What’s going on at Ballin Temple?
More than we expected, especially as Ireland has been under lockdown all year so far. If you’ve seen some of the posts on social media you’ll have an inkling of how busy we’ve been. In order to keep the fires burning we were doing a lot of logging since January as our wood stock had expired. Although it’s not light work it always feels good to be in the woods hauling lumber – it’s fresh out there. In addition we got an invitation to clear some trees from around a barn at Headfort School where my brother has helped relaunch the friendly well equipped country school near Kells. When we got there we found out it was a massive job as no maintenance had been done for 25 years. Luckily I had with me certified tree ninja Jonas Holland Brennan who was able to swing like Tarzan with a chainsaw and remove trees rooted to the roof of the barn!
Jonas also did us a huge favour of reducing a couple of overgrown trees in the garden. (I’m too nervous to climb a tree with a saw any more (mostly).) Crowning the trees was a decision we’d put off for years because we don’t like cutting trees, but the positive effects are already noticed and we’ve planted several saplings around the smallholding already this year. The two trees overshadowed the garden and the plots and provided a handy vantage point from which vermin could fly in and peck at seeds or poultry eggs. Now the garden is warmer and lighter and the crows, magpies and pigeons have more difficulty getting in, though they still do.
The last couple of weeks have been spent manically trying to catch up on the spring planting. A kind donation of manure from Padraig Byrne will have a positive effect on soil fertility – we’re spread more than half of the 16 tonne load. Phew!! Broad beans were first to go in (over 2,000) and the onions (~800). Both are showing their heads now. Spuds went in (~900) as that hard frost hit a week ago. Hopefully they’re not too affected by the cold. (Here’s a little video on tying fleece down, though with the wind these days cement blocks or similar are almost essential.) Most of the leaves plot is sown and we’ve direct sown brassicas for the first time, i.e. not seedlings. Hopefully they’ll get ahead of the weeds and give a crop. And we only sowed the tomatoes (~200) last weekend so they might not be as tall as usual. It is not normal to need irrigation at this time of year, but we’re basically having a drought so although it’s April (i.e. “April showers”) we’re watering everything!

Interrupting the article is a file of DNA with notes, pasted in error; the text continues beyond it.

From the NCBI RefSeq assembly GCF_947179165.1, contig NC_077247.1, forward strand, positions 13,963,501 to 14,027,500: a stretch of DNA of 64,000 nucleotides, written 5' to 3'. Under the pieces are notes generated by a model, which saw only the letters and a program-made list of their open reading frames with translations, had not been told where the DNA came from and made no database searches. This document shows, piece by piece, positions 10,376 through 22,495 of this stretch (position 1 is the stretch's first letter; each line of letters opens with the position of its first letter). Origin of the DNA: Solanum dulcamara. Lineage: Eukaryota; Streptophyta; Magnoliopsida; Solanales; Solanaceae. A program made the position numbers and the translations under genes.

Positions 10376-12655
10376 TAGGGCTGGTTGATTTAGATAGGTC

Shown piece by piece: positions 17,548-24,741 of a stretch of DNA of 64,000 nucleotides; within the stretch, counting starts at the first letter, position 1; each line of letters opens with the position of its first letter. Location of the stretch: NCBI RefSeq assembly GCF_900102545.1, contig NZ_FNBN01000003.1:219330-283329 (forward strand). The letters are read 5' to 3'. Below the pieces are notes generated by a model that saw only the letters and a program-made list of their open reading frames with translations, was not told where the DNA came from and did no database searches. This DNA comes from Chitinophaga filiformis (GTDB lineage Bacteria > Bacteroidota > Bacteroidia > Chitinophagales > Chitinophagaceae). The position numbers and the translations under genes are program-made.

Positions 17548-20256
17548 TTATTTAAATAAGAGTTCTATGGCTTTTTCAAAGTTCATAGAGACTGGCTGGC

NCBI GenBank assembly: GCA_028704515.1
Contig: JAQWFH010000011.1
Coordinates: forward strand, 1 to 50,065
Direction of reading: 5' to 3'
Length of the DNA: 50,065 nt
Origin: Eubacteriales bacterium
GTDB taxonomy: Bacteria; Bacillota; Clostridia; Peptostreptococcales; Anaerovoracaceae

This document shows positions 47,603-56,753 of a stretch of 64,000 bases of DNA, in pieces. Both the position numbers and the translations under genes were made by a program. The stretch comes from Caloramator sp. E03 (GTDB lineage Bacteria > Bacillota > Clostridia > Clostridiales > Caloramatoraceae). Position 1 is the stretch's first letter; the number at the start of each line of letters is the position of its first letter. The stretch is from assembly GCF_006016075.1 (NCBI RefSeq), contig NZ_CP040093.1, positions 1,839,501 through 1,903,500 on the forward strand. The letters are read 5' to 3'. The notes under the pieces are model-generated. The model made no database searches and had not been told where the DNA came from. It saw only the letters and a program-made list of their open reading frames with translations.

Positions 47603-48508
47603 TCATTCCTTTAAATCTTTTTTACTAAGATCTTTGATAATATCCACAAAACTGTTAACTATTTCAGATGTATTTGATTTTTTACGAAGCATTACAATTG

We’ve also launched a gardening course which is challenging us to share helpful stories of our experience over the past 20 years as well as deliver a kind of TV production as it is a live broadcast (with access to the recorded sessions later if needed). Luckily Pam is an excellent director, cameraman and editor. The course is seven sessions, the last Saturday of the month from March to September, so everyone can see the progression of the garden during the growing season. It’s not just a simple gardening course though, it is much wider ranging to encompass many of the activities pursued on a smallholding, like logging, animal husbandry, infrastructure, marketing, family etc. Check out the intro video or some of the snippets we’ve posted. The Smallholder’s Garden offers a different approach which is an amusing diversion from the normal video entertainment. Join any time as you can watch previous sessions’ recordings. Next session this Saturday April 24.
After several failed attempts we’ve managed to incubate goose eggs and now have 4 one week old goslings. We had five until yesterday when the weakest one caught itself in the heat lamp and died. That kind of accident is why I’ve shied away from animal husbandry – the responsibility of life and death. But it is good to have the new goslings and if they make it through the next month or so they’ll be out clipping the grass in time for summer!